Thus, writers of a number of books and Internet posts have assumed that this was the origin of both “self-made men” and the singular version “self-made man.” 

But, in fact, it wasn’t.

I discovered this by using another great online research tool, Newspaper Archive.com, has searchable PDF copies of American newspapers going back to the early 1700s.

I did a search in NewspaperArchive.com and quickly found an earlier use of “self-made man.”

It’s in a letter signed by a “Prof. Newman” that was published in the October 9, 1828 issue of the Delaware Advertiser and Farmer's Journal.

The heading above the letter is “A SELF MADE MAN” (with no hyphen).

Newman’s letter is about Roger Sherman (1721–1793), the Connecticut statesman and politician who served on the “Committee of Five” that drafted the Declaration of Independence and later served as Connecticut’s Senator in the new U.S. Congress.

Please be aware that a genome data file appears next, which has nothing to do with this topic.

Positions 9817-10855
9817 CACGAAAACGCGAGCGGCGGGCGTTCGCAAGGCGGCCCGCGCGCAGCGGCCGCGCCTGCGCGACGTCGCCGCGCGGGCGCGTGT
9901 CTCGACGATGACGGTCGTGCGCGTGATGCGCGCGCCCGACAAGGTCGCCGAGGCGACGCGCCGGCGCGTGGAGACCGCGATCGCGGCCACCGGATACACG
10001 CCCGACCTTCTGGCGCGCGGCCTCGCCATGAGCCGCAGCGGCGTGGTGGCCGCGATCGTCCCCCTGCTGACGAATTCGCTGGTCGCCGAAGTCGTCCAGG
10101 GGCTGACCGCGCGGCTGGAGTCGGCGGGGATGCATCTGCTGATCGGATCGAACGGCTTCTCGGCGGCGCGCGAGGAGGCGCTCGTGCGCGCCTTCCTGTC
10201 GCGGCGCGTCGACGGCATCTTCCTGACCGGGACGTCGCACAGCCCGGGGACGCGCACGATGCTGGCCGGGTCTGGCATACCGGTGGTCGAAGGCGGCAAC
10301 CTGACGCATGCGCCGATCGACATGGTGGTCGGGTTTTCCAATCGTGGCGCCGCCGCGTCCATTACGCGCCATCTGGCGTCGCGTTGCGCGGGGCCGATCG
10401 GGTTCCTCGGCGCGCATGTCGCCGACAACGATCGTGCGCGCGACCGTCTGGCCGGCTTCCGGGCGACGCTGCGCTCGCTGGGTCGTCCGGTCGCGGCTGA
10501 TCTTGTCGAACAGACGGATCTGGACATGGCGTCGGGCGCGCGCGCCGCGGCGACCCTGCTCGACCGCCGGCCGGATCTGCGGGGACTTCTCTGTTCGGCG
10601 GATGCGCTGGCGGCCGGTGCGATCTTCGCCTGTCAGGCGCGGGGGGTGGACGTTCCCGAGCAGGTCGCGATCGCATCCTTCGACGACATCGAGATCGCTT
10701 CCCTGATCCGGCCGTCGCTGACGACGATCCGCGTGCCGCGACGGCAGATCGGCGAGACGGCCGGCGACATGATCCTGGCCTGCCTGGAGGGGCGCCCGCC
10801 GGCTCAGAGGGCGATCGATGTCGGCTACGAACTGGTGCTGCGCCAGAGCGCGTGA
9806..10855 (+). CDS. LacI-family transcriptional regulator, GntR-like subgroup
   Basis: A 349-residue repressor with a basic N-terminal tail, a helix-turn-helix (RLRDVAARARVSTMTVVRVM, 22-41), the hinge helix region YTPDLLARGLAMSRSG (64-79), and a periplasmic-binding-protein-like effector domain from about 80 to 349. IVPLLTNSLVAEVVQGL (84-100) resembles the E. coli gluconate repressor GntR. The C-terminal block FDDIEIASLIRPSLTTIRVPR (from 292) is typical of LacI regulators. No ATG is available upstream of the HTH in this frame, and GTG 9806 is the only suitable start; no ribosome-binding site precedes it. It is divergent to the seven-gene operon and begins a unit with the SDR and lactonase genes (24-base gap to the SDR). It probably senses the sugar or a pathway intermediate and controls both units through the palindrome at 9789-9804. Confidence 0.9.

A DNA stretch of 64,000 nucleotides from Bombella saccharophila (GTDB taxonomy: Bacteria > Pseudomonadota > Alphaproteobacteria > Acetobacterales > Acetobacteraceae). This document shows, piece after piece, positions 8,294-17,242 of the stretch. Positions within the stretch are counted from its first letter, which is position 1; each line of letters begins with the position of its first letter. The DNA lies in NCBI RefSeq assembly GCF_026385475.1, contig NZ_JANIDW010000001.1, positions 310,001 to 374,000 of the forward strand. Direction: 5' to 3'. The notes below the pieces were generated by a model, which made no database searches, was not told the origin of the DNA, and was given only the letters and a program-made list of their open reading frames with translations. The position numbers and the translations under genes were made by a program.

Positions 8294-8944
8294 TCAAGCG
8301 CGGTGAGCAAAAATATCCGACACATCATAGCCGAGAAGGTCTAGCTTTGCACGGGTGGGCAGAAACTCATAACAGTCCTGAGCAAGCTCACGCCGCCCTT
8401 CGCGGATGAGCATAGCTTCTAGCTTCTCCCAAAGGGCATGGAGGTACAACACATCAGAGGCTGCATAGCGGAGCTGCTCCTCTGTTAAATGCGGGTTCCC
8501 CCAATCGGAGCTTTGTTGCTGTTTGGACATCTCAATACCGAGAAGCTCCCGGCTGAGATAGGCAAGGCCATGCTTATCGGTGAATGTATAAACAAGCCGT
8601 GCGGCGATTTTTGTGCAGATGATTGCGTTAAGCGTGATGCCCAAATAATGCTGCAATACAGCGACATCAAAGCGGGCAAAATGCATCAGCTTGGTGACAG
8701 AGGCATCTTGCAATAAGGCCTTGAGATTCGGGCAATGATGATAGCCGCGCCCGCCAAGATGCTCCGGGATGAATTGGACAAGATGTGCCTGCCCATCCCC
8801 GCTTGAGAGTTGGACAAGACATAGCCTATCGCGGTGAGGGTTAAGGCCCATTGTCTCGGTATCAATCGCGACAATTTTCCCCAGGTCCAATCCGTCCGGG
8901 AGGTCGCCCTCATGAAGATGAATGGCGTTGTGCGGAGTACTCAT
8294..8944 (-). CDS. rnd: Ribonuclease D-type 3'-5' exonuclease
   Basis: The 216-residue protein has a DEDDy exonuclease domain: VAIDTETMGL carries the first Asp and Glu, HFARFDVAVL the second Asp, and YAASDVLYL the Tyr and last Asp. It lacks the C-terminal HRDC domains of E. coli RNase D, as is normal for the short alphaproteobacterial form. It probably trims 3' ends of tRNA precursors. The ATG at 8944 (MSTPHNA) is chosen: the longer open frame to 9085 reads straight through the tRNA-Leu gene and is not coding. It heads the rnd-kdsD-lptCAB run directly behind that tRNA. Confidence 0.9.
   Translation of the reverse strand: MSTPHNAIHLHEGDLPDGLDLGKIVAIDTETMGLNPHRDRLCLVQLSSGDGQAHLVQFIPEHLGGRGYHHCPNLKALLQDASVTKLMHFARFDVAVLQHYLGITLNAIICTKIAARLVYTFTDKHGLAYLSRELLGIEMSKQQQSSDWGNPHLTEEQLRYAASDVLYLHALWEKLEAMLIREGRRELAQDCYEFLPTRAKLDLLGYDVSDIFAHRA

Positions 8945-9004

Professor Newman’s letter notes that Sherman rose from humble beginnings to “the Halls of our Congress” and “was a self made man.”

So, while the term “a self-made man” is associated with the date February 2nd, the reason for the association is that it has long been believed that Henry Clay’s speech on February 2, 1932 was the origin of the term.

I have now disproved that belief.

Stop the presses on the next edition of the Oxford English Dictionary! I have an edit…